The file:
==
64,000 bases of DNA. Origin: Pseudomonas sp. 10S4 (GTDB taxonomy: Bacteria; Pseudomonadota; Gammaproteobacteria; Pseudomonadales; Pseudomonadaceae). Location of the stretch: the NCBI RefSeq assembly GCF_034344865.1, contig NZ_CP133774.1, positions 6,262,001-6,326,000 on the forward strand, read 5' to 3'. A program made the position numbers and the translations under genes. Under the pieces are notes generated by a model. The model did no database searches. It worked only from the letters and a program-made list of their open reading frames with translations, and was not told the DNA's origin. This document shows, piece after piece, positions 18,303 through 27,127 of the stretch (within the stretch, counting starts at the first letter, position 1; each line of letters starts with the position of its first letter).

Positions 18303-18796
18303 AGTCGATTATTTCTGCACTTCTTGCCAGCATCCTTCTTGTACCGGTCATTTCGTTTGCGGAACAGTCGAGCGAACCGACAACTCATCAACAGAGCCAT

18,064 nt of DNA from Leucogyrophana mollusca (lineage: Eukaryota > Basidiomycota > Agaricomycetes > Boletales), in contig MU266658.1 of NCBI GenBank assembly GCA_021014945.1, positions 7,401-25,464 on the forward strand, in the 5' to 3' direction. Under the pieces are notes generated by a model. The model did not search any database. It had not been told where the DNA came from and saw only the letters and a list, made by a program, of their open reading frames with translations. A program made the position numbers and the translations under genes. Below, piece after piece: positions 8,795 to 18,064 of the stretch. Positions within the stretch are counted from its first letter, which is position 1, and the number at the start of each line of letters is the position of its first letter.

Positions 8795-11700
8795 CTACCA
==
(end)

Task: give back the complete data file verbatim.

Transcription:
64,000 bases of DNA. Origin: Pseudomonas sp. 10S4 (GTDB taxonomy: Bacteria; Pseudomonadota; Gammaproteobacteria; Pseudomonadales; Pseudomonadaceae). Location of the stretch: the NCBI RefSeq assembly GCF_034344865.1, contig NZ_CP133774.1, positions 6,262,001-6,326,000 on the forward strand, read 5' to 3'. A program made the position numbers and the translations under genes. Under the pieces are notes generated by a model. The model did no database searches. It worked only from the letters and a program-made list of their open reading frames with translations, and was not told the DNA's origin. This document shows, piece after piece, positions 18,303 through 27,127 of the stretch (within the stretch, counting starts at the first letter, position 1; each line of letters starts with the position of its first letter).

Positions 18303-18796
18303 AGTCGATTATTTCTGCACTTCTTGCCAGCATCCTTCTTGTACCGGTCATTTCGTTTGCGGAACAGTCGAGCGAACCGACAACTCATCAACAGAGCCAT

18,064 nt of DNA from Leucogyrophana mollusca (lineage: Eukaryota > Basidiomycota > Agaricomycetes > Boletales), in contig MU266658.1 of NCBI GenBank assembly GCA_021014945.1, positions 7,401-25,464 on the forward strand, in the 5' to 3' direction. Under the pieces are notes generated by a model. The model did not search any database. It had not been told where the DNA came from and saw only the letters and a list, made by a program, of their open reading frames with translations. A program made the position numbers and the translations under genes. Below, piece after piece: positions 8,795 to 18,064 of the stretch. Positions within the stretch are counted from its first letter, which is position 1, and the number at the start of each line of letters is the position of its first letter.

Positions 8795-11700
8795 CTACCA